Okay, students - want to ace your next exam? Here are tips for studying and test-taking from psychology professors, sleep-experts, and university researchers around the globe that were compiled by The Wall Street Journal: First: Don't just re-read your textbooks and notes, and memorize facts. Focus on broad concepts, too. For example, for a test on the digestive system, practice explaining how digestion works from start to finish. Because having a better grasp of the overall picture makes it easier to retrieve the facts. Also: Test yourself. Because that trains your brain to retrieve the knowledge from memory. For example, one student took 30 practice SAT tests - and saw his actual SAT score jump 50 percent. Why? Because setting up timed tests helped him learn to pace himself, and seeing his scores gradually get better boosted his confidence. Another tip: Use your sleep wisely. The night before the test, review the toughest material right before bed. Because while you're asleep, your brain will re-organize what you just learned - making it easier to recall the next day. And skip the all-nighters, which have been linked to lower grades. In fact, just one all-nighter can impair reasoning and memory for four days. What you eat is just as important. For example: Your best pre-test meal is a salad topped with chicken, a hard-boiled egg, and vinaigrette dressing. The chicken and hard-boiled egg contain energizing protein, and the oil in the dressing will help slow down digestion - stabilizing your blood sugar levels and keeping your energy levels high. DON'T have a bagel. MIT researchers found that people who ate a high-carbohydrate foods had high tryptophan levels. Tryptophan is a sleep-inducing amino acid. The bagel eaters had tryptophan levels that were four times higher than people who'd eaten a high-protein meal.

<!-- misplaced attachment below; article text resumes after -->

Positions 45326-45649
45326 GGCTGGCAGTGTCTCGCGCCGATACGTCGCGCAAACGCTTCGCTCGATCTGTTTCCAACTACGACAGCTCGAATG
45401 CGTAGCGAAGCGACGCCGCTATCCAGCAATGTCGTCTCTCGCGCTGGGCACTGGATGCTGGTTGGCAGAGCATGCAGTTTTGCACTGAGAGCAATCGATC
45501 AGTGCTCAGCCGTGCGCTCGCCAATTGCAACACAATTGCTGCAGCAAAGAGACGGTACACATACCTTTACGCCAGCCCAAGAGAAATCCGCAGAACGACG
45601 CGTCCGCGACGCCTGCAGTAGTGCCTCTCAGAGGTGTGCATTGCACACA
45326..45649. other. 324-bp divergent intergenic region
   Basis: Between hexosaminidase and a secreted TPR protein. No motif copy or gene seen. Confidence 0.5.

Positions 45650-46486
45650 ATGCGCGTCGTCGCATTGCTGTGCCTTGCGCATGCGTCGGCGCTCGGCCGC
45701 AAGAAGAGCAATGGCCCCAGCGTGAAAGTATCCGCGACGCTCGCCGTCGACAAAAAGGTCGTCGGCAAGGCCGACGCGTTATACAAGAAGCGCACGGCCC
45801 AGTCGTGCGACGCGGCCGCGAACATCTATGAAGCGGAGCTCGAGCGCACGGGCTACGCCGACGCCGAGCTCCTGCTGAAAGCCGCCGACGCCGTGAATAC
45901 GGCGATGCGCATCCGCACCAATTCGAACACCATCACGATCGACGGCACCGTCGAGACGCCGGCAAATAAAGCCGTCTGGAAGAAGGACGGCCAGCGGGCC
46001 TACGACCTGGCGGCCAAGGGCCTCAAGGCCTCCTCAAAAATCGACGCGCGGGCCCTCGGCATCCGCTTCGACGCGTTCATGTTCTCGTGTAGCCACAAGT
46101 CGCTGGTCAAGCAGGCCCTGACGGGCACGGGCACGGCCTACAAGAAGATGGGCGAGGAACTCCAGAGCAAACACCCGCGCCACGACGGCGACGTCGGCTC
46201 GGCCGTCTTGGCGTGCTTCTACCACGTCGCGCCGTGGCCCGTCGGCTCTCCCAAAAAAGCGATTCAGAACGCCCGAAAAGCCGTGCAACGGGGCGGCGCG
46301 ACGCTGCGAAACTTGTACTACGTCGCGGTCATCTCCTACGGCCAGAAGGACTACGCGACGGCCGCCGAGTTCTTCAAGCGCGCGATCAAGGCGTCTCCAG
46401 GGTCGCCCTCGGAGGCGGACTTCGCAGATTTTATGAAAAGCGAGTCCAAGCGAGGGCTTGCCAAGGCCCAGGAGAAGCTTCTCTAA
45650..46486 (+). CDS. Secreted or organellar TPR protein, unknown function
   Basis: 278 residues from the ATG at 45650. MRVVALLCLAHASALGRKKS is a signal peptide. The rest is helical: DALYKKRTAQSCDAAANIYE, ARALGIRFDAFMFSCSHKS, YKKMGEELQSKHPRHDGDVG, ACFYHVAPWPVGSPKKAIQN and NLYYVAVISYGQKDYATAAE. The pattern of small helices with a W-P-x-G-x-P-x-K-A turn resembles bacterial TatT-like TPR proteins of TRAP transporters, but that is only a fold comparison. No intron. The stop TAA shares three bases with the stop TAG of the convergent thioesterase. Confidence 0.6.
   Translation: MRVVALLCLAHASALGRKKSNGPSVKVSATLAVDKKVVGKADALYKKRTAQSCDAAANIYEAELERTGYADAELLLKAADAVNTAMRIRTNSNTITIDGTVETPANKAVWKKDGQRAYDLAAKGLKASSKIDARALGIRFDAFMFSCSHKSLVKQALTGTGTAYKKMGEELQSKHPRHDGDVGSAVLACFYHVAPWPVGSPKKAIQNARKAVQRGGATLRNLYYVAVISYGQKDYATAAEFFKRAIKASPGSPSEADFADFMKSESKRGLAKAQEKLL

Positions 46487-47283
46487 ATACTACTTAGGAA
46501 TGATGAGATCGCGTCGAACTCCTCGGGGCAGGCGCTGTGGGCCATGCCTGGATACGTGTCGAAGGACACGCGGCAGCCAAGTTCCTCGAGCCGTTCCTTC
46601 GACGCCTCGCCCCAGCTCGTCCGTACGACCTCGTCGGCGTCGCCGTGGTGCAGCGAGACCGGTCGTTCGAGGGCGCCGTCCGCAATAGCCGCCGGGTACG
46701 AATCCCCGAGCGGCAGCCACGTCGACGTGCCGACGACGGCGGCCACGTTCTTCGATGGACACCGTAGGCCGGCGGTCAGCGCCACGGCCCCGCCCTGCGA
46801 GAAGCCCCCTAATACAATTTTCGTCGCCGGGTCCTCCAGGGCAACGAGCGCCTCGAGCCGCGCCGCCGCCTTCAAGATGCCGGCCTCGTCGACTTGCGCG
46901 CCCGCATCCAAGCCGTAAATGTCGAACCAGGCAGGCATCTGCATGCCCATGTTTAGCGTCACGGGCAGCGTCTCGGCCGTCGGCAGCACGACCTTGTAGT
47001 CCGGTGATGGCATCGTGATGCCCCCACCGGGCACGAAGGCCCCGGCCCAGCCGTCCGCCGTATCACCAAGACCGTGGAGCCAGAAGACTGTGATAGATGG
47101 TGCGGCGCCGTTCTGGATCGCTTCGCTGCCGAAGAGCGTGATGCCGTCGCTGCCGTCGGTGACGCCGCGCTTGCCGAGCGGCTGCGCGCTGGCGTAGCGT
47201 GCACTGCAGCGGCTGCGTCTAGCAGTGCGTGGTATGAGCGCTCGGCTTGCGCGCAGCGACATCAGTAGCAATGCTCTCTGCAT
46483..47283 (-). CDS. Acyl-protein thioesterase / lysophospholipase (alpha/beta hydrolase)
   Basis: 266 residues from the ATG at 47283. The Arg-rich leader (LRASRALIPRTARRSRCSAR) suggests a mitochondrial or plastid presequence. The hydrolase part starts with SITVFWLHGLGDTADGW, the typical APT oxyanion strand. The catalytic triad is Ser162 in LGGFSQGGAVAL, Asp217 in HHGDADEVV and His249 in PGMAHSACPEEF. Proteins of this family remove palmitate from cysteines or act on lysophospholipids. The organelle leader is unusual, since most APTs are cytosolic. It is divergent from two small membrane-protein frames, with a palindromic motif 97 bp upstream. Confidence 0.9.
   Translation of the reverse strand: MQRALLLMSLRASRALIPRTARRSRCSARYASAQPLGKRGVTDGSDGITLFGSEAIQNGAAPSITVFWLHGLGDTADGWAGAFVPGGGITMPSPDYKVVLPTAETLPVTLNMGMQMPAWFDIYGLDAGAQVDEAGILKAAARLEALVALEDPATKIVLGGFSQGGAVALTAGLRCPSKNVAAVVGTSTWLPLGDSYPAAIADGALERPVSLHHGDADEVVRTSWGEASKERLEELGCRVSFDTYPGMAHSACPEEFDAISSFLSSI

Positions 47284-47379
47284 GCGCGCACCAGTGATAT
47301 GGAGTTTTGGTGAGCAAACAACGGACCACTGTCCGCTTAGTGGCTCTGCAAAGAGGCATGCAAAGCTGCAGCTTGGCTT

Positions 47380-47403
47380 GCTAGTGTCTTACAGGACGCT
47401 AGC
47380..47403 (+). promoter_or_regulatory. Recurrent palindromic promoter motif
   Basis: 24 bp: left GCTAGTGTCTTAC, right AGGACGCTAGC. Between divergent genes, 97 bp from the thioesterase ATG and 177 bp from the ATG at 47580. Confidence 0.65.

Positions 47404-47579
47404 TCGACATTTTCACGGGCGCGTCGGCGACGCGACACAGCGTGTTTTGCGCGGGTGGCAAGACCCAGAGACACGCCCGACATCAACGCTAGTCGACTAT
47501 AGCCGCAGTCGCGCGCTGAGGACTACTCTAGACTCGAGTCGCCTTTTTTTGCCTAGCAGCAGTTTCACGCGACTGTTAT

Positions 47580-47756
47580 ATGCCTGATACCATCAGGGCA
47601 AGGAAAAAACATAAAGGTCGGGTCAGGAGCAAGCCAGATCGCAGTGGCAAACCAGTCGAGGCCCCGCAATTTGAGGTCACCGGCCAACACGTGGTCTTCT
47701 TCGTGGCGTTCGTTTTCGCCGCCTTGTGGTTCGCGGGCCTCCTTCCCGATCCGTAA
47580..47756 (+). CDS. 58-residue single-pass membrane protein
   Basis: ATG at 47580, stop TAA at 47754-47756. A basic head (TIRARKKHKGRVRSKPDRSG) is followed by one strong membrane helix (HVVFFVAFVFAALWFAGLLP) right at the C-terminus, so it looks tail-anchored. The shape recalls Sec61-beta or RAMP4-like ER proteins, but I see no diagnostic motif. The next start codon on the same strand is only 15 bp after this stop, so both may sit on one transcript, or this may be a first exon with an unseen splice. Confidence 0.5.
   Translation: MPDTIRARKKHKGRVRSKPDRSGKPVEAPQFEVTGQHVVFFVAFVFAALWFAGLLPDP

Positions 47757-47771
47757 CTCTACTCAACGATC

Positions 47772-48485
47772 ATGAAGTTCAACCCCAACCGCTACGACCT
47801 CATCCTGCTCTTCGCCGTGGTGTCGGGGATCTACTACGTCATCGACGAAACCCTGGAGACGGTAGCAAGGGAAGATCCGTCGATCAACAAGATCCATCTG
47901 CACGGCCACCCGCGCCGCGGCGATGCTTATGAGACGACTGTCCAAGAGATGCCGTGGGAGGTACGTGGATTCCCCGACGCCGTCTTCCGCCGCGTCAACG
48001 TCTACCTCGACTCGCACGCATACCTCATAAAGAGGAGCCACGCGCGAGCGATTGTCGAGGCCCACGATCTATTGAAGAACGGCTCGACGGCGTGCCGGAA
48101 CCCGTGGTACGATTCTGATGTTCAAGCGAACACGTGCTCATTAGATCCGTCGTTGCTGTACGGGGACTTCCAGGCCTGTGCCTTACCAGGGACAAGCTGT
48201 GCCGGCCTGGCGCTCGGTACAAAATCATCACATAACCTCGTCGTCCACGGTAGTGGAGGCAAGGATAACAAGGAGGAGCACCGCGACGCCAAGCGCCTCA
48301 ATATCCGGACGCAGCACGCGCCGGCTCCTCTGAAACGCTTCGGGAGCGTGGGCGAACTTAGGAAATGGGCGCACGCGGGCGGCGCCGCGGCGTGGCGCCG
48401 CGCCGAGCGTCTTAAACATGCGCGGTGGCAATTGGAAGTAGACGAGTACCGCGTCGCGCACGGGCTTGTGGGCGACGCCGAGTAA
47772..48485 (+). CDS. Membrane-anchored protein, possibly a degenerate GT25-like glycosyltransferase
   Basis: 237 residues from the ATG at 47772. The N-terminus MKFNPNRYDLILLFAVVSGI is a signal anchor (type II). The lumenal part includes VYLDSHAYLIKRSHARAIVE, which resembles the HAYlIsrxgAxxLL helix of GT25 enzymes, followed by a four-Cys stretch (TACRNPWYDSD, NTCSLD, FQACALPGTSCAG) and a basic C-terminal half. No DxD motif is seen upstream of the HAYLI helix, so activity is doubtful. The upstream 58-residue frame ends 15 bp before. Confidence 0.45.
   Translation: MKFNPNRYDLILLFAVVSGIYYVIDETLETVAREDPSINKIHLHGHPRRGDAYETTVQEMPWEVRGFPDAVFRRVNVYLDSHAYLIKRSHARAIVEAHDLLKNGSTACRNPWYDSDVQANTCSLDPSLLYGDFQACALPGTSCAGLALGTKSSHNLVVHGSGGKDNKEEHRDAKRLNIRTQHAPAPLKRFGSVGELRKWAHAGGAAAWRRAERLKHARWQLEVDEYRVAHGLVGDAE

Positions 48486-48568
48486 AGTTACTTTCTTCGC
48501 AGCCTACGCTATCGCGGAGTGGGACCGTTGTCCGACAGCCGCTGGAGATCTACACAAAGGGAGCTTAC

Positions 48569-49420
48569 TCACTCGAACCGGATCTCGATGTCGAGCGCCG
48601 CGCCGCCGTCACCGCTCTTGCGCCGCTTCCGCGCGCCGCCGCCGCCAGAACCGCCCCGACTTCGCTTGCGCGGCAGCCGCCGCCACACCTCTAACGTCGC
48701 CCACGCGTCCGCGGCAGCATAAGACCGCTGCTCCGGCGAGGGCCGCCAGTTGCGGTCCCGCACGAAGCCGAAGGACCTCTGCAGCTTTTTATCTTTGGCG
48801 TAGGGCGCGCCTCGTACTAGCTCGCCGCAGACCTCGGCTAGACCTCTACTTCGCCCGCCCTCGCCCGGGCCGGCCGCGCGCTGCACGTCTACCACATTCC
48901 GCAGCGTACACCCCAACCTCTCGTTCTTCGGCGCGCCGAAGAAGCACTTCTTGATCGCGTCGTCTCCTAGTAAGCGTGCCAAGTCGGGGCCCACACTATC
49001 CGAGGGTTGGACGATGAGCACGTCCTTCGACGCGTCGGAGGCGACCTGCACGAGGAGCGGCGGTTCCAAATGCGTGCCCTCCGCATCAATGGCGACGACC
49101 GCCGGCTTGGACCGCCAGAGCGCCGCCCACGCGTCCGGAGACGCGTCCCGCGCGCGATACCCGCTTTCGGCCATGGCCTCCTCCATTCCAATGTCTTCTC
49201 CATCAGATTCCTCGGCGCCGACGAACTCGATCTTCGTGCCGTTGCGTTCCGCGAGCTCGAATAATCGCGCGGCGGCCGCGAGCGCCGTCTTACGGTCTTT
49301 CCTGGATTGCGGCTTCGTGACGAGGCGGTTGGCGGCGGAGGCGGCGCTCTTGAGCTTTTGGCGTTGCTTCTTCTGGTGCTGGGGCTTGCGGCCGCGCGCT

And what you eat the week before the exam matters, too. In studies, students who ate a high-fat, low-carb diet heavy on meat, eggs, and cheese saw attention and thinking speed drop, while those who ate a balanced diet with plenty of fruit and veggies had brain energy to burn.
Finally: If you get nervous, spend the last 10 minutes before the test writing down your worries. Because that helps free up your working memory and prevent distractions during the test. In studies, anxious kids who wrote everything down got better grades than anxious students who didn't write down their worries.